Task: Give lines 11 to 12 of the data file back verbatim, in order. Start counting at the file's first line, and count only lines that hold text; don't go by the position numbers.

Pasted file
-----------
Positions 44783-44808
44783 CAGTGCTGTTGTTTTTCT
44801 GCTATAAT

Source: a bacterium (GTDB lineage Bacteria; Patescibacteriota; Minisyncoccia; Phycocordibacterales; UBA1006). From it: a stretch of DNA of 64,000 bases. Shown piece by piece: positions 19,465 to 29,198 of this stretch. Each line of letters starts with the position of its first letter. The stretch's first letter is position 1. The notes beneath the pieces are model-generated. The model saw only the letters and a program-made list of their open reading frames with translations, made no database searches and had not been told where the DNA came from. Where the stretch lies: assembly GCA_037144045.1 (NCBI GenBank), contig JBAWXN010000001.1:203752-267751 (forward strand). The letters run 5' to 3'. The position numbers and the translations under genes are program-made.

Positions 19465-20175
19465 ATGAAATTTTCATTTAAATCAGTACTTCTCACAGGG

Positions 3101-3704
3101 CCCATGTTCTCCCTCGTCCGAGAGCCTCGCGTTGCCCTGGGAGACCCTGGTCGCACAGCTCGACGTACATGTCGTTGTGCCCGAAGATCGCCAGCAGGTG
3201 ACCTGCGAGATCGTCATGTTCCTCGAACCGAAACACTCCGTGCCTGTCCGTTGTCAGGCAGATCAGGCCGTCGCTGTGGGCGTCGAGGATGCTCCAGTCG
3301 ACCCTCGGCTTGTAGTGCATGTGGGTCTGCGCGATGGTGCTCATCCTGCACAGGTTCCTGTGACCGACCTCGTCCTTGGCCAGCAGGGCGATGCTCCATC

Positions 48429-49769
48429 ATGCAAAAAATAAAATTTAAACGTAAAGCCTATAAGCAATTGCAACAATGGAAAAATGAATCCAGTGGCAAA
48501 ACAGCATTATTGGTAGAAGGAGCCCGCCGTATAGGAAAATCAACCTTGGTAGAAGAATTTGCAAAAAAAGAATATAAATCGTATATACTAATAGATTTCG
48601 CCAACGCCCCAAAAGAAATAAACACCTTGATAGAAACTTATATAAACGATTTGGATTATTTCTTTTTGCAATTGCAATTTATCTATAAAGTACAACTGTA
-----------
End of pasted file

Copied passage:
Positions 48429-49769
48429 ATGCAAAAAATAAAATTTAAACGTAAAGCCTATAAGCAATTGCAACAATGGAAAAATGAATCCAGTGGCAAA